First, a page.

Jean Toomer's Poem Reaper

443 Words2 Pages
Change is frightening to some, but inevitable to all. The United States of America once used slaves as labor. The outlawing of this was heavily opposed but the nation turned out fine. America once used children as labor and ignored working conditions. The illegality of this was also opposed in fear of ruining the economy. The nation prospered nonetheless. Jean Toomer evaluates a different kind of change in his poem “Reaper”. This poem looks at machines vs. the humans it replaces. Toomer clearly writes in support of humanity and against the change occurring. He unsuccessfully uses this poem to reinforce his opinion with humanizing details and contrastingly dark graphics. Any praise of the human field workers is very subtle. Toomer is very descriptive…show more content…
Rhetorically, rats are very negative. Here, Toomer seems to use them to provoke ethos. He could’ve used a dog or a cat that happened to be in the field, but instead chose an animal most people in 1923 wanted dead in any manner. Regardless, the “squealing bleeds” and “Blood-stained” blade (ll. 6-7) provide a dark graphic that would make anyone feel sorry for the rat and hate the machine. The animal was simply the wrong choice. Again, this reveals a logical fallacy. Nowhere does the author provide evidence that the field workers wouldn’t kill a rat. Realistically, any one of those workers would gladly kill one hundred rats. Toomer disregards this and uses the bloody image as an attack despite logic. Jean Toomer does not separate this poem into two halves, ignoring the contrasting nature of the poem. If anything, he creates parallelism by making the reapers and the horses black. This dilutes the difference between human labor and machines. It goes against the overall message of the poem. Toomer could’ve made the mower much more brutal and terrifying, but he didn’t. He could’ve actually praised the reapers but instead chose to include the most monotonous details possible. In reality, this topic of machines vs. man is as polarizing as child labor and slavery. Jean Toomer didn’t write the poem with this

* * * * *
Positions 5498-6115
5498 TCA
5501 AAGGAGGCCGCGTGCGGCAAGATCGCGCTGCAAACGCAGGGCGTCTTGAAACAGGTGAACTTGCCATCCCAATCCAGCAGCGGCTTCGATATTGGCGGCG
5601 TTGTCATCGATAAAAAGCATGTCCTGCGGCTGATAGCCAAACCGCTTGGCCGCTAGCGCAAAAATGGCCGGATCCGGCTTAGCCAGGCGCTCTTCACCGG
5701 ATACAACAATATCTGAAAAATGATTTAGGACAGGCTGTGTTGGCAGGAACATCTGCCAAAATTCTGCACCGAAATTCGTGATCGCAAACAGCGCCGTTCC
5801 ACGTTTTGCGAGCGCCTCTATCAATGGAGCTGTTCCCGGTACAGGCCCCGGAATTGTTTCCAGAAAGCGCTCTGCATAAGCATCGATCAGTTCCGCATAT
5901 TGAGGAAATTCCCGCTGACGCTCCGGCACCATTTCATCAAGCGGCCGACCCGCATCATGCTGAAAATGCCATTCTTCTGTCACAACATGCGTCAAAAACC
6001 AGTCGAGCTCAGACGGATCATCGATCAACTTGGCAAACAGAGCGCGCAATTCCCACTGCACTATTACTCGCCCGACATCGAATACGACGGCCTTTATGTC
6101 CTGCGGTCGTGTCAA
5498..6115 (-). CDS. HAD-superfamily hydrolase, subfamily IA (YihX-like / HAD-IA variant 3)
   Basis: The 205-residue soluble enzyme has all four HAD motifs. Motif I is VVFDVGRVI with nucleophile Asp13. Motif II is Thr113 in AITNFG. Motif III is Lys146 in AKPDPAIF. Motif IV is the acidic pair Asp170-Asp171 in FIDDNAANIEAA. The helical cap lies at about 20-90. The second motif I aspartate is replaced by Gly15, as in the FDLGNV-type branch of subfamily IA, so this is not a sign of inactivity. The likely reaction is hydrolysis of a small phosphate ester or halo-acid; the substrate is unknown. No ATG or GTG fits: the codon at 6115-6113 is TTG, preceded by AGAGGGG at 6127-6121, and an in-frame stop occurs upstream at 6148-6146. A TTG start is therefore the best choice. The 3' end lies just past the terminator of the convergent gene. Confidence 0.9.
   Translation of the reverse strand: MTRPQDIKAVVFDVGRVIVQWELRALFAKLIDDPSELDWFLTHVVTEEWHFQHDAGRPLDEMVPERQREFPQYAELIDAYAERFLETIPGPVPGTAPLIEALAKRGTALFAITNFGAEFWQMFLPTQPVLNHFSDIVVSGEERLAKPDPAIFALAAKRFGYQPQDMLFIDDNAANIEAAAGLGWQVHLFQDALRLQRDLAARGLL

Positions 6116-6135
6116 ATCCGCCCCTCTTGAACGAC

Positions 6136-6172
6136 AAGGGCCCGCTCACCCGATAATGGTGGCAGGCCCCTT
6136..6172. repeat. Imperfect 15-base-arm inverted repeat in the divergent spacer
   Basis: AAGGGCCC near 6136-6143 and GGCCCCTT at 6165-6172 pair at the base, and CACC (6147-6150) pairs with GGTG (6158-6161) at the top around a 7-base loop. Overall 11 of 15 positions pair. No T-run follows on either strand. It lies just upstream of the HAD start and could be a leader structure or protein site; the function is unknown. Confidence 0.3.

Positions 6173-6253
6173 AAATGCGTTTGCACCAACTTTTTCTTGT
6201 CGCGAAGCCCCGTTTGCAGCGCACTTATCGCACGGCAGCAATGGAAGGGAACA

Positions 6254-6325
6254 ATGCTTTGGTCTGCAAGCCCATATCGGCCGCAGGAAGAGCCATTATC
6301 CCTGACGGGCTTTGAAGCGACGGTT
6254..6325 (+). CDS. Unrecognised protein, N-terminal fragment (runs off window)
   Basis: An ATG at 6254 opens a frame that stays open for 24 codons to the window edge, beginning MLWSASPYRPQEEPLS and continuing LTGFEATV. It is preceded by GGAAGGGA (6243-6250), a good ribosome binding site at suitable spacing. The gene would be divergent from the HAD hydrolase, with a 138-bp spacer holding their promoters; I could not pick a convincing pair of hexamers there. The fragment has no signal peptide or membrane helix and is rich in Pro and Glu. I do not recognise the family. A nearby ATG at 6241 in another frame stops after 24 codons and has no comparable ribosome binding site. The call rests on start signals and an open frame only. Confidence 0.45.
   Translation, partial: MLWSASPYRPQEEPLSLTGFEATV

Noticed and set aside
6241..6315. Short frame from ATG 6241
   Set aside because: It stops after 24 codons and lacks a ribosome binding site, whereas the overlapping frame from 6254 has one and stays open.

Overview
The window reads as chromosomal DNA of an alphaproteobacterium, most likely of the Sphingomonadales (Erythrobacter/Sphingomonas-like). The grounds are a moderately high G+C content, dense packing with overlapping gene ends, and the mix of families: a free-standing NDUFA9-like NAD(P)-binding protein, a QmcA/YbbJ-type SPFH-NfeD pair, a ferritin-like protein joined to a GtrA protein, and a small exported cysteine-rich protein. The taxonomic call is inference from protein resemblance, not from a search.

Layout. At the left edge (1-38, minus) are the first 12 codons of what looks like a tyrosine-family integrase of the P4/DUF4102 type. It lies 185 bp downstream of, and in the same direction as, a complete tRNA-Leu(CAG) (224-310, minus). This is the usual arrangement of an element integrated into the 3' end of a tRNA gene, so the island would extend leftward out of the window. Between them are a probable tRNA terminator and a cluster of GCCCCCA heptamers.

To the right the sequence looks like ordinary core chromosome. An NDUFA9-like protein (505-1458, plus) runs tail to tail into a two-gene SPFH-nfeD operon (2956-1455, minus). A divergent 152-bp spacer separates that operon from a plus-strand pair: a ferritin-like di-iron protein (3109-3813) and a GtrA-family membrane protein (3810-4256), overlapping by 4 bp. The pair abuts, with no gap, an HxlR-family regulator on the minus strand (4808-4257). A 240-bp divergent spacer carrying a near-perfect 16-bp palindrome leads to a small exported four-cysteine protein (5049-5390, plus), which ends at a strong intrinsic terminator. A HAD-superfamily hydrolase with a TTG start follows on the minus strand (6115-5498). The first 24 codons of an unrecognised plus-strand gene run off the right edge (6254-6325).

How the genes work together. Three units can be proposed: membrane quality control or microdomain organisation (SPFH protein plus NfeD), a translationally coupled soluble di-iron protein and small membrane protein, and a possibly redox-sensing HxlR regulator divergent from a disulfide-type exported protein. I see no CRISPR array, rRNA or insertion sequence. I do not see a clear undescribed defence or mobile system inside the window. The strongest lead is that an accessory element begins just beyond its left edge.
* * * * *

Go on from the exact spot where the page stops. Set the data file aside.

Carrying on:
More about Jean Toomer's Poem Reaper

Open Document